Last Updated on 06/14/2020 by Mark Beckenbach
When it comes to portrait photography, the 85mm focal length is the go to choice for most photographers with good reason.
For many photographers, the 85mm focal length is synonymous with portraiture. Whenever the topic of portrait photography comes up, the discussion inevitably involves the use of 85mm lenses. But, why is the 85mm focal length so closely associated with portrait photography, and how can you best utilize it in your portraiture work? That’s precisely what we’re covering today with our latest original Phoblographer infographic.
Ideal Focal Length
The 85mm focal length is an ideal choice for portrait photography thanks to its ability to maintain a close enough distance to your subject without having to worry about distortion. Distortion can unintentionally lead to elements within your frame, such as your subject’s nose, appearing larger than they actually are.
Most 85mm prime lenses tend to have fast maximum apertures of f1.8 or brighter. In addition to letting more light pass through to your camera’s sensor, faster maximum apertures also mean shallower depths of field. When used properly, shooting wide open will allow you to render distracting elements within your frame out of focus, making your subject stand out as a result.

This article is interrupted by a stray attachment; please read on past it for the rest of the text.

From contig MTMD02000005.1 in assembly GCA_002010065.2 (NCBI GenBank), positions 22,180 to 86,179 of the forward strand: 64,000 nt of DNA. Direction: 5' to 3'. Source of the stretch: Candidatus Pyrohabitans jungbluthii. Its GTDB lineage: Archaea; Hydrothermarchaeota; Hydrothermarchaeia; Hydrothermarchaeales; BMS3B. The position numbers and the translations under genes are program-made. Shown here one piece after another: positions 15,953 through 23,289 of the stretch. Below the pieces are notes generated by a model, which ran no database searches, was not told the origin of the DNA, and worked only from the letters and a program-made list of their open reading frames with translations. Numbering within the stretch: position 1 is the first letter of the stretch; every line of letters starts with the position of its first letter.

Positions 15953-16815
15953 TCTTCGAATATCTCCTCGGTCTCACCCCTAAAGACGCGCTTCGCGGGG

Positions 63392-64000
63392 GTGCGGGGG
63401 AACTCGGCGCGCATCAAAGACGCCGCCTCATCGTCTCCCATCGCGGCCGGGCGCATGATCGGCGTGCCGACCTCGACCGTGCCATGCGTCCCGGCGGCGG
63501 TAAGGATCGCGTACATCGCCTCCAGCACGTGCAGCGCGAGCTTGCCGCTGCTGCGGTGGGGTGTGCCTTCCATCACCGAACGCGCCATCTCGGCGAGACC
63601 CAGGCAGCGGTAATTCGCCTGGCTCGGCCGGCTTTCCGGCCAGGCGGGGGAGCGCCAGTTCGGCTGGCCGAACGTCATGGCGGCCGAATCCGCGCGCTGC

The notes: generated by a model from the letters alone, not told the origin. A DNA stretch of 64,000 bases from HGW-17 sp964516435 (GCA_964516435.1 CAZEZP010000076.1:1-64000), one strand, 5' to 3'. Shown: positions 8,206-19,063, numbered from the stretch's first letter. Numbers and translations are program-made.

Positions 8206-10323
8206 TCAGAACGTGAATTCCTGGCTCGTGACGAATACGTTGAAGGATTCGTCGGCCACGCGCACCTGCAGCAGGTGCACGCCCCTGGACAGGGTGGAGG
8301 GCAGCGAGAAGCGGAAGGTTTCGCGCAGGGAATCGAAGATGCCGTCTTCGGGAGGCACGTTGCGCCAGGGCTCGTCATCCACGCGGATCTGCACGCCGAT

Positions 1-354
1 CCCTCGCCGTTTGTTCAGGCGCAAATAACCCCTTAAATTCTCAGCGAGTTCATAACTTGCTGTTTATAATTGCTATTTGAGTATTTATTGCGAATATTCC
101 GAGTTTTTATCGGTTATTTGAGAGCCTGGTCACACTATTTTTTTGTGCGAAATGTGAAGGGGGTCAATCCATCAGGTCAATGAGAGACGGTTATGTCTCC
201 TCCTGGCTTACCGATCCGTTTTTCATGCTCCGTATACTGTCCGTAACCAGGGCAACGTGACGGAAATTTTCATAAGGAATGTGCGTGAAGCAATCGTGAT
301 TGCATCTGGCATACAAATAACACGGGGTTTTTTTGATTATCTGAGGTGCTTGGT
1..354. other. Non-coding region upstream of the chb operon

Facial Expression Is Key
When it comes to portrait photography, your subject’s facial expression plays an important role. If you’re just starting out, getting the perfect smile from your subjects may feel like a daunting challenge. Here’s a useful tip: start by having your subject open their mouth and drop their jaw. When their mouth is open and their jaw is dropped, have them smile. Finally, have your subject close their mouth just enough that tongue could still fit between their top and bottom rows of teeth.
Mind the Higher Shoulder
Most people have shoulders that are uneven. It’s important to bear this in mind when posing your subjects. If you’re photographing your subject head-on, this simple trick can help straighten their shoulders in camera. Start by having them face your lens straight on. From this position, simply have your subject move their higher shoulder back until both shoulders appear straight within your frame. Nailing it in-camera means less work during post-production.
Don’t Forget the Foreground
Using an 85mm to create a well-composed portrait isn’t the most challenging thing in the world, but there are things you can do to take your portraits to the next level. Adding foreground elements to your portraits can give them a sense of depth and make them more visually engaging. This can help turn a simple portrait into one that tells a story.
The Phoblographer’s Photography Cheat Sheets are powered by VisMe.